Wednesday, July 05, 2006

Quiet Fourth of July

Busy with our various projects, Gerald and I did not go far yesterday on the Fourth of July. In the past, we have sometimes gone to a community barbeque or to a bash our daughter-in-law sometimes hosts. But we had been celebrating with the famly for a week during Jeannie's visit, and it was good to have a restful day. After running to town for a prescription, Gerald did run up to Gerry and Vickie's house and found our little Geri Ann suffering from one of the many viruses in our community. (She is fine today.)

Although Tara, Bryan, and baby Aidan had squeezed in a trip down here to get a truck load of stuff from their house in DuQuoin and hurried back to Chicago area on Monday, we had not seen them during their too-brief visit. Jeannie and daughters hit it lucky and happened by at the right moment to get to meet Aidan. Of course Gerry and Vickie had delighted in seeing their daughter's family and holding that new grandson again. When Gerald asked about how much Aidan might have grown, Vickie looked sad and Gerry said, "She is suffering post-partum depression." We don't think he was really kidding. I suspect there may be a trip up in that direction when Erin plays softball at Elgin.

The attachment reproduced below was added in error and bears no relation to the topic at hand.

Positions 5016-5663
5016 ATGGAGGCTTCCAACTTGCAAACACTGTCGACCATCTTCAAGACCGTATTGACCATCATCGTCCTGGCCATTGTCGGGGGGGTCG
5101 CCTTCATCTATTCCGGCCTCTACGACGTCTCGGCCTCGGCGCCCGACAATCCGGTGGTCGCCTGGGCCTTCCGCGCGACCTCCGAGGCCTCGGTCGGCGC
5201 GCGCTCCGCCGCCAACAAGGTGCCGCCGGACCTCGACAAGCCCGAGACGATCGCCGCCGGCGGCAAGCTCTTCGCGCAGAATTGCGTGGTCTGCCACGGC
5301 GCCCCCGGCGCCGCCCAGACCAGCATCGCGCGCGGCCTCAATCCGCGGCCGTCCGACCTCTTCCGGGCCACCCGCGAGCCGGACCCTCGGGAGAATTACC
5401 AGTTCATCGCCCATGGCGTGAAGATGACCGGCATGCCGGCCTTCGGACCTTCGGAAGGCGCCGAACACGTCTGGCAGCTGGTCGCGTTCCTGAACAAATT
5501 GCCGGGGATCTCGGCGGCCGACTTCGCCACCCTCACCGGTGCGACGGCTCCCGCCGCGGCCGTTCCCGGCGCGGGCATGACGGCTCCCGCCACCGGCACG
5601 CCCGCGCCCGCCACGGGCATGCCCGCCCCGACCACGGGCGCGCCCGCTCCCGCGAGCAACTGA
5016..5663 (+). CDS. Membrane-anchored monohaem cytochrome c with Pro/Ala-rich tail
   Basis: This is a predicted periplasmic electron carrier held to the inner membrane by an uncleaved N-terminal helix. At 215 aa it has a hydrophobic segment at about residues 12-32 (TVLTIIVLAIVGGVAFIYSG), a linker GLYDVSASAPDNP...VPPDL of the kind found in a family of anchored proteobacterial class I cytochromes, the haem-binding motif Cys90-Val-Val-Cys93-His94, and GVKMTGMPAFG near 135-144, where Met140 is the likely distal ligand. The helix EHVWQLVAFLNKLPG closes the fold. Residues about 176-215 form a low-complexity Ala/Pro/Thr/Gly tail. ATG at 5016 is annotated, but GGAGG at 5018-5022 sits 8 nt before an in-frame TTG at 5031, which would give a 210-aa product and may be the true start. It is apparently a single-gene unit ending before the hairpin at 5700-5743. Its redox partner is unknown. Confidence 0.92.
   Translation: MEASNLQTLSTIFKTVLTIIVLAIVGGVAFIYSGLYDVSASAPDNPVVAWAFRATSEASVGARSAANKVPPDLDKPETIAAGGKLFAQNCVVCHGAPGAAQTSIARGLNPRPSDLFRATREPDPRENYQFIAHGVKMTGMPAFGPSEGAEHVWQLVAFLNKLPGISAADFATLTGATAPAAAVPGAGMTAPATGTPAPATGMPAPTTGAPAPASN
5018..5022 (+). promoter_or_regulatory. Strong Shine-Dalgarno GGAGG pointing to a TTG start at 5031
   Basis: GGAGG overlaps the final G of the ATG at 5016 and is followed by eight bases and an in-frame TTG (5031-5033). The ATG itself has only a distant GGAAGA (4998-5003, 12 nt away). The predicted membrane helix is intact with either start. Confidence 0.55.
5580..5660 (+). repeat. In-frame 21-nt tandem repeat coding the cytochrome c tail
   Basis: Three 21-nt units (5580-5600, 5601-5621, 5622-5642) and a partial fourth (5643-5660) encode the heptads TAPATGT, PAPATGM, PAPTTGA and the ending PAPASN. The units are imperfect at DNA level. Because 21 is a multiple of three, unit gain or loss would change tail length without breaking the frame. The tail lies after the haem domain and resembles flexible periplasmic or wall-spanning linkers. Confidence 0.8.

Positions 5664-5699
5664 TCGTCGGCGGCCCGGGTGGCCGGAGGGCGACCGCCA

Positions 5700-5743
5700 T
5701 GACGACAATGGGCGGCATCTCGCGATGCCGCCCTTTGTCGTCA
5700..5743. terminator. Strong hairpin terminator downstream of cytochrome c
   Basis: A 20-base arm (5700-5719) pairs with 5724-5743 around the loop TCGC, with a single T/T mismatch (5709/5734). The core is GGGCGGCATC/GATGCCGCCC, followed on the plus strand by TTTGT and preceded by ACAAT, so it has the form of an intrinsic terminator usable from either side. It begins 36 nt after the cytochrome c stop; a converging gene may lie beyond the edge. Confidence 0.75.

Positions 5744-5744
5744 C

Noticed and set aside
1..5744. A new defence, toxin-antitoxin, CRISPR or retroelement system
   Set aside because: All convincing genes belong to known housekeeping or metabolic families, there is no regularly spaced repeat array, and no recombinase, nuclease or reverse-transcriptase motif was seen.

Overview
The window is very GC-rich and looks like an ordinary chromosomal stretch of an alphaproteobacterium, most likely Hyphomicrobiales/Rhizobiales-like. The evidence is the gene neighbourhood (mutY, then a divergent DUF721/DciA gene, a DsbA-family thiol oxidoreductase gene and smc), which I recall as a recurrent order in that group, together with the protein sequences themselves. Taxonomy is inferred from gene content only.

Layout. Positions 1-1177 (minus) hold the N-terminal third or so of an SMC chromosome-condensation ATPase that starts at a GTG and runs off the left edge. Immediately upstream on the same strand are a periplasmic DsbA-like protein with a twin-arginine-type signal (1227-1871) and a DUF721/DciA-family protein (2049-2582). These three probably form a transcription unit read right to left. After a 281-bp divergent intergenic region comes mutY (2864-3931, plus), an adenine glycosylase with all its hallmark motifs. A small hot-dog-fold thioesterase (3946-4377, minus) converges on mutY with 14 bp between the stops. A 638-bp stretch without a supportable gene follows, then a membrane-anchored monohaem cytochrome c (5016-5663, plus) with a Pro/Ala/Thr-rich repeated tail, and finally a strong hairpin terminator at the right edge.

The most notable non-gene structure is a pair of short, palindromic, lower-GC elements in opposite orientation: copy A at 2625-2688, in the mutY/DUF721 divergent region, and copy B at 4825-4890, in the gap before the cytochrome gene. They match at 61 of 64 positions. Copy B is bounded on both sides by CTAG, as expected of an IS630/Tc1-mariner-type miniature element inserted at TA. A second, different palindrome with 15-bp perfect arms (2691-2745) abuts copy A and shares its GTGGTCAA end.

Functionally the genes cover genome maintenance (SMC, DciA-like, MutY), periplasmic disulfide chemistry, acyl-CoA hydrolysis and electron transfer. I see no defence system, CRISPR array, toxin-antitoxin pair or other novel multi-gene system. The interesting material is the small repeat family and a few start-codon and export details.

Besides the wonderful rain we had, our only treat for the holiday was a ride around the farm on the "mule" for Gerald to show me some dirt work he has been doing--a favorite past time for him. He had worked that morning again leveling a spot on the west side of the farm. An old pond must had been therein days gone by, and he was smoothing it out. Today he moved the kids' swing from the tree in the north fence row over to that newly created flat area. Our neighbor thinks we need a picnic table there.